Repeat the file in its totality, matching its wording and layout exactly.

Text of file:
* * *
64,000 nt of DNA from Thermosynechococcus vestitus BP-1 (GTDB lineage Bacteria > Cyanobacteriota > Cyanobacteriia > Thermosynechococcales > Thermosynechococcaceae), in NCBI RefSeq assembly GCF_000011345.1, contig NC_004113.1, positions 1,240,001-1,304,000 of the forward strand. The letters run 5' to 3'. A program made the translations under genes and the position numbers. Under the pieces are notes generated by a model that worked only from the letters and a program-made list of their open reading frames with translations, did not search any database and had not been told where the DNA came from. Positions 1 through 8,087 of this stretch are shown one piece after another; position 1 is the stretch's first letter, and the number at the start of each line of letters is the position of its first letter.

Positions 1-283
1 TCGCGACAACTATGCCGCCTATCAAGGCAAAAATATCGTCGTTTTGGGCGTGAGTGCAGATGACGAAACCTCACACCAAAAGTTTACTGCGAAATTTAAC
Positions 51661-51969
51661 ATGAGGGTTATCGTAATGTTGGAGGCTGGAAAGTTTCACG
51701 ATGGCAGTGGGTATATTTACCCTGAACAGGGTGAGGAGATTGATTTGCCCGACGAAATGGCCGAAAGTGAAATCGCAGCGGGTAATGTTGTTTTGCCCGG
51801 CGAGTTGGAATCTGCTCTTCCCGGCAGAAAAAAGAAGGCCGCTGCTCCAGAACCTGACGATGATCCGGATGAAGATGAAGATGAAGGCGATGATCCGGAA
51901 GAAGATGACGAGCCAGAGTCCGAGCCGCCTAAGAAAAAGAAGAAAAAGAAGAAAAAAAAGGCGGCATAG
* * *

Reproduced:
64,000 nt of DNA from Thermosynechococcus vestitus BP-1 (GTDB lineage Bacteria > Cyanobacteriota > Cyanobacteriia > Thermosynechococcales > Thermosynechococcaceae), in NCBI RefSeq assembly GCF_000011345.1, contig NC_004113.1, positions 1,240,001-1,304,000 of the forward strand. The letters run 5' to 3'. A program made the translations under genes and the position numbers. Under the pieces are notes generated by a model that worked only from the letters and a program-made list of their open reading frames with translations, did not search any database and had not been told where the DNA came from. Positions 1 through 8,087 of this stretch are shown one piece after another; position 1 is the stretch's first letter, and the number at the start of each line of letters is the position of its first letter.

Positions 1-283
1 TCGCGACAACTATGCCGCCTATCAAGGCAAAAATATCGTCGTTTTGGGCGTGAGTGCAGATGACGAAACCTCACACCAAAAGTTTACTGCGAAATTTAAC
Positions 51661-51969
51661 ATGAGGGTTATCGTAATGTTGGAGGCTGGAAAGTTTCACG
51701 ATGGCAGTGGGTATATTTACCCTGAACAGGGTGAGGAGATTGATTTGCCCGACGAAATGGCCGAAAGTGAAATCGCAGCGGGTAATGTTGTTTTGCCCGG
51801 CGAGTTGGAATCTGCTCTTCCCGGCAGAAAAAAGAAGGCCGCTGCTCCAGAACCTGACGATGATCCGGATGAAGATGAAGATGAAGGCGATGATCCGGAA
51901 GAAGATGACGAGCCAGAGTCCGAGCCGCCTAAGAAAAAGAAGAAAAAGAAGAAAAAAAAGGCGGCATAG